Innocence and Justice Clinic

Photo of Wake Forest Law Professor Mark Rabil

Judge orders mental competency evaluation in Innocence and Justice Clinic capital murder case

A Forsyth County judge has rejected a guilty plea in a capital case Innocence and Justice Clinic students have been working on for the past two years due to concerns about mental competency of a man accused of stabbing his girlfriend to death in 2014.

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Photo of Wake Forest Law Professor Mark Rabil

Professors Mark Rabil, Kimberly Stevens (JD ’92) featured in USA Today

Professor Mark Rabil, director of the Innocence and Justice Program, is featured in the following story, “For Asheville attorney, a life’s work fighting the death penalty,” about Adjunct Professor Kimberly C. Stevens (JD ’92), written by Tonya Maxwell of the Asheville Citizen-Times, which was also published in USA Today on Jan. 2, 2017. An excerpt of the original story follows:

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Photo of Wake Forest Law Professor Mark Rabil

Professor Mark Rabil tells Winston-Salem Journal his client is innocent, date petition filed is irrelevant

Professor Mark Rabil, director of the Innocence and Justice Clinic, was featured in the Winston-Salem Journal article, “Winston-Salem man claiming wrongful conviction in murders is too late in filing federal appeal, Attorney General’s Office says,” published by Michael Hewlett on  Nov. 15, 2016.  The article discusses the latest in the case of Professor Rabil’s client, John Robert Hayes.  A portion of the article follows.

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Photo of Wake Forest Law Professor Mark Rabil

Professor Mark Rabil and Innocence and Justice Clinic featured in Record & Landmark article chronicling Norman Satterfield’s wrongful conviction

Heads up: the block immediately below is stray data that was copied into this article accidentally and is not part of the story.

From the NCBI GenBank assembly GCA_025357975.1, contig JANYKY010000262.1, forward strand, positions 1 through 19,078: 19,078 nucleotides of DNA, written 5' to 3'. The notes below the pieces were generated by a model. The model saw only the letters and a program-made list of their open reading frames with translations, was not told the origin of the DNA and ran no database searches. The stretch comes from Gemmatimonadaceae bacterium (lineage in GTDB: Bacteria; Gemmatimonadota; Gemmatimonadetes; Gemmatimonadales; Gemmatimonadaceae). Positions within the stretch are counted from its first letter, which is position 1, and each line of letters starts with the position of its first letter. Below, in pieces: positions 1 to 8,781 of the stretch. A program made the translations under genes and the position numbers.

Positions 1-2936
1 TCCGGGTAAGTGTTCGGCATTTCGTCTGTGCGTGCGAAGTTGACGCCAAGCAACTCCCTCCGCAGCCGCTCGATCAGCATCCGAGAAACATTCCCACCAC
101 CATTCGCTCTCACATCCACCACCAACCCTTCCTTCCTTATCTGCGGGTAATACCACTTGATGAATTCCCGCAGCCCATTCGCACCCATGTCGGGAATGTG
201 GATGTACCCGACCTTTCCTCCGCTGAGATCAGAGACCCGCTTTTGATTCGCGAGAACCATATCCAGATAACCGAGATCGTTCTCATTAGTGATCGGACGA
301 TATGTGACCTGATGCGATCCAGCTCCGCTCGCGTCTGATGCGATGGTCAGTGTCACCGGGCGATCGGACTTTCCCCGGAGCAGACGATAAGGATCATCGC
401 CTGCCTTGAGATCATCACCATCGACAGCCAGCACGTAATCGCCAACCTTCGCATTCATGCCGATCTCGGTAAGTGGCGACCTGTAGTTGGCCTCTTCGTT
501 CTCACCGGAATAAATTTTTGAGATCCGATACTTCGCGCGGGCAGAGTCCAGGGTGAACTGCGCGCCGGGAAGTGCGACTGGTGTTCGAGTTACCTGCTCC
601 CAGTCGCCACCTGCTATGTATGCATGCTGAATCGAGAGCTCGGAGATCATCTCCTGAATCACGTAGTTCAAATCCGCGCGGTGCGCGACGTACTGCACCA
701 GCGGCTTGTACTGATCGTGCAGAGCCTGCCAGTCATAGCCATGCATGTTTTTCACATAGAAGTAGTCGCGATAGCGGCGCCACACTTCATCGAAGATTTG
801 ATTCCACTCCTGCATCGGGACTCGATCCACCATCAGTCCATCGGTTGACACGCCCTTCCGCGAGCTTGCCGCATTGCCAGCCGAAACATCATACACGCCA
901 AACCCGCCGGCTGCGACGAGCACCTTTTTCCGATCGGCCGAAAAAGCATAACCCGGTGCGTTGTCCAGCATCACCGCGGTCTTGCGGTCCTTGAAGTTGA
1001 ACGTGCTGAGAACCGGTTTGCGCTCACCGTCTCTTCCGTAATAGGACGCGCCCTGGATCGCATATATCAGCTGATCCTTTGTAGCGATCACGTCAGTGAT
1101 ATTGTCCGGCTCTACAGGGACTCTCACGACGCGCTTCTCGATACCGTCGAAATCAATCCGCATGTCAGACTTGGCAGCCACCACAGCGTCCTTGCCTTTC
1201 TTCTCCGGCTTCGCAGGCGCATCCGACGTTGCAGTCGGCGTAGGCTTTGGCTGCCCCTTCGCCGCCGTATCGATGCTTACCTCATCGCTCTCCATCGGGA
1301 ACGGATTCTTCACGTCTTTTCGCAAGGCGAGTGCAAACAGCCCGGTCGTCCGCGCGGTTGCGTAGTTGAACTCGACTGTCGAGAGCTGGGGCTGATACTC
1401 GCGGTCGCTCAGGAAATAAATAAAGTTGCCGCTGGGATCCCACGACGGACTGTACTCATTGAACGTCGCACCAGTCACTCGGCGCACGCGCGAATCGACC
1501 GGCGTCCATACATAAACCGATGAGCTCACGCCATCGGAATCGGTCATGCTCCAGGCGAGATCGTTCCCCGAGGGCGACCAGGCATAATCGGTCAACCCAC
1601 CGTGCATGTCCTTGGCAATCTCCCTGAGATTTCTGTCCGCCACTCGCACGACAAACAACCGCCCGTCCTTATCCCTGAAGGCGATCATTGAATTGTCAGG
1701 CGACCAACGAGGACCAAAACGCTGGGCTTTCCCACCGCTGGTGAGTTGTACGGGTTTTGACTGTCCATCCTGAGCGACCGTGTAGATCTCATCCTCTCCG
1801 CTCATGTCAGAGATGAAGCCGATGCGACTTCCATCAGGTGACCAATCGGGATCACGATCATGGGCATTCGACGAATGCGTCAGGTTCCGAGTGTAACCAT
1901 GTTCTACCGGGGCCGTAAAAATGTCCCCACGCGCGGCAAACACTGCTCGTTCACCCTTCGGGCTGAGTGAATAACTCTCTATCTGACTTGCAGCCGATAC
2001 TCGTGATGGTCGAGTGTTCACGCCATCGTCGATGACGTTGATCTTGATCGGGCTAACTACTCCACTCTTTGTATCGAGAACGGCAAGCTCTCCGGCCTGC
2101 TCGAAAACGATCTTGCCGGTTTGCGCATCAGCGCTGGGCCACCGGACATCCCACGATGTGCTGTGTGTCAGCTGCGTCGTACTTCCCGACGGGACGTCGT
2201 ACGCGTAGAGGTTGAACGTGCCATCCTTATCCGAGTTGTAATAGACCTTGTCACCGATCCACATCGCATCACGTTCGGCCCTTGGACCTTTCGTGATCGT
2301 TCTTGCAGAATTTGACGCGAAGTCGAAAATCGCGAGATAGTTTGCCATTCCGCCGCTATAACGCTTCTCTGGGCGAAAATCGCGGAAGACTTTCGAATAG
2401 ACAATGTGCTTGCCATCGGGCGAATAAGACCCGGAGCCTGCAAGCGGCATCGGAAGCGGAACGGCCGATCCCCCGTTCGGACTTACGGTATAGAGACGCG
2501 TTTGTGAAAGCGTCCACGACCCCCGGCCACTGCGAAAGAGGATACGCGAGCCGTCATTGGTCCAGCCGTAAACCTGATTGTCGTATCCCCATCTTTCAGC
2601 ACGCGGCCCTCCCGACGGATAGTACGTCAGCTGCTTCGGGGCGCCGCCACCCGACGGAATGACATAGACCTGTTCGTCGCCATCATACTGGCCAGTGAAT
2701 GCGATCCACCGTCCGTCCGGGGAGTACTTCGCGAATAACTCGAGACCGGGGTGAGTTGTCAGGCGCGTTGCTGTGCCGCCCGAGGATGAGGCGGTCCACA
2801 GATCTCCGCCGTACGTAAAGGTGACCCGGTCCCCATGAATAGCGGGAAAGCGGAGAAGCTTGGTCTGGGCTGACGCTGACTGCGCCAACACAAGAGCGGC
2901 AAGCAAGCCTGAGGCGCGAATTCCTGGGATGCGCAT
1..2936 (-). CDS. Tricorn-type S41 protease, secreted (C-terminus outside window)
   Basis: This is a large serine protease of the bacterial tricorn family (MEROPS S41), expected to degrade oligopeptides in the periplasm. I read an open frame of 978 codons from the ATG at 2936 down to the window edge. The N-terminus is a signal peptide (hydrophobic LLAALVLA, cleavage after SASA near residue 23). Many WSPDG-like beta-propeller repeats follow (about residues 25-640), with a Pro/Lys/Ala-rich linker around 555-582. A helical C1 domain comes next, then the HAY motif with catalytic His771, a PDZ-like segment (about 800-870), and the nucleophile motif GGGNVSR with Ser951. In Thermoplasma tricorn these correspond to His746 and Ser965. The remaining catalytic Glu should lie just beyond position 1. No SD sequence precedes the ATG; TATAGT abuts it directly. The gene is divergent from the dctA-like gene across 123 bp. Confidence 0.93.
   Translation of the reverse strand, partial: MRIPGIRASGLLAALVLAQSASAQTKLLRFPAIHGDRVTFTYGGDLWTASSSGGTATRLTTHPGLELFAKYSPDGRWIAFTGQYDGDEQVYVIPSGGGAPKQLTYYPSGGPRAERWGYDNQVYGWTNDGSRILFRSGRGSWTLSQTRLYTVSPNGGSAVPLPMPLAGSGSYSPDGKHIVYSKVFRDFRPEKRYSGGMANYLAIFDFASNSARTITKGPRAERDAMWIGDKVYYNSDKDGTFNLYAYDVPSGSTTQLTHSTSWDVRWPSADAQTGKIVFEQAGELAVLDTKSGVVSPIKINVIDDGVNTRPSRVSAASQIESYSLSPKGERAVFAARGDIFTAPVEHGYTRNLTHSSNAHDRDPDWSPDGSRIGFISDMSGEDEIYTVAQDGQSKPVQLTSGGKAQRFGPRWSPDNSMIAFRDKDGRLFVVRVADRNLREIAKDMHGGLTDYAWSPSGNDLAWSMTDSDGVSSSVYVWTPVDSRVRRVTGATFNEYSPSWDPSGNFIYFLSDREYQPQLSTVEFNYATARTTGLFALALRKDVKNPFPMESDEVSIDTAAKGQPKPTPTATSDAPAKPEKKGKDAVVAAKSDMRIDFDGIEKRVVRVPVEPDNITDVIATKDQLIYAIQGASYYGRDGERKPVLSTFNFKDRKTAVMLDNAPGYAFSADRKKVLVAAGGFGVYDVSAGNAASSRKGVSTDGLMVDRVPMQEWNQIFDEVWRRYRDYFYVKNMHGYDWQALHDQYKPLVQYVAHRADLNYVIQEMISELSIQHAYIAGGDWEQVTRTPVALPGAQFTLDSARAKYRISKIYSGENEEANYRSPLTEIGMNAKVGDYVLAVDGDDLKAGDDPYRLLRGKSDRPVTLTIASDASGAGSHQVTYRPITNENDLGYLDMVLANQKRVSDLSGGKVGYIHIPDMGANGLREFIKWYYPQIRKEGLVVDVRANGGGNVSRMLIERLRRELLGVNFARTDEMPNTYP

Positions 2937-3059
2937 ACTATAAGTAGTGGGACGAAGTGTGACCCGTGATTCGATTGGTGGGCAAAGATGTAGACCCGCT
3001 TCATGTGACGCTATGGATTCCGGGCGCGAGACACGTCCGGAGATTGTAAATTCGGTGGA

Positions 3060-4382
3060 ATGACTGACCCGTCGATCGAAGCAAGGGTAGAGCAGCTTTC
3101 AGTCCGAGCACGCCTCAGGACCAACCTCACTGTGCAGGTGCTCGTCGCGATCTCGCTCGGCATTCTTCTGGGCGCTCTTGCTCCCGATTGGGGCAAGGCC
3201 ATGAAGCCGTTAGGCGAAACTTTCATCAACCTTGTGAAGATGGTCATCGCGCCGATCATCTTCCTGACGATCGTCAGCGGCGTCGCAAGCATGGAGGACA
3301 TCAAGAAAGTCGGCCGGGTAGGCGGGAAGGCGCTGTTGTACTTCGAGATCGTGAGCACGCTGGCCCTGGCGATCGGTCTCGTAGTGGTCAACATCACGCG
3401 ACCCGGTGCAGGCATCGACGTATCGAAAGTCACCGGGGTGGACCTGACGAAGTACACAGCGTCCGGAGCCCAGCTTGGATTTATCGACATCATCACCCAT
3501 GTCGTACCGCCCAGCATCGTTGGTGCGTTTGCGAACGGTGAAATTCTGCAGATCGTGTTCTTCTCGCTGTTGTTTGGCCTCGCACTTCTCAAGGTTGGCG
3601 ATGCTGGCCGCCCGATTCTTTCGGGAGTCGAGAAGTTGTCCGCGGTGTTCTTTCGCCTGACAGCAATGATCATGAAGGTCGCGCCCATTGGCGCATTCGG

The Innocence and Justice Clinic and Director Professor Mark Rabil was featured in the Statesville Record & Landmark article, “‘MY OWN HELL’: 37 years after rape, victim’s life remains forever changed and a prisoner maintains his innocence,” published by Robert E. Lee on Sept. 4, 2016.

The articles chronicles the wrongful conviction of Norman Satterfield of Statesville, N.C.  Statterfield was sentenced to life in prison in 1979 for rape and burglary charges.  In 2012, the Innocence and Justice Clinic took his case.  Satterfield was expected to be released this past spring.  Instead, his sentence was reduced due to an overlooked common robbery conviction.

The first section of the article follows.

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Photo of Wake Forest Law Professor Mark Rabil

Despite Professor Mark Rabil’s petition, prosecutors deny allegations of suppressing evidence in Winston-Salem murder case

Winston-Salem Journal reporter Michael Hewlett writes that Forsyth County prosecutors didn’t withhold evidence in the John Robert Hayes despite a petition Professor Mark Rabil, director of the Innocence and Justice Clinic, filed in July with the North Carolina Court of Appeals. The original story, “Prosecutors deny allegations of suppressing evidence in Winston-Salem murder case,” follows.

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Photo of Wake Forest Law Professor Mark Rabil

Professor Mark Rabil featured in new MTV docu-series, ‘Unlocking the Truth,’ set to premiere Wednesday, Aug. 17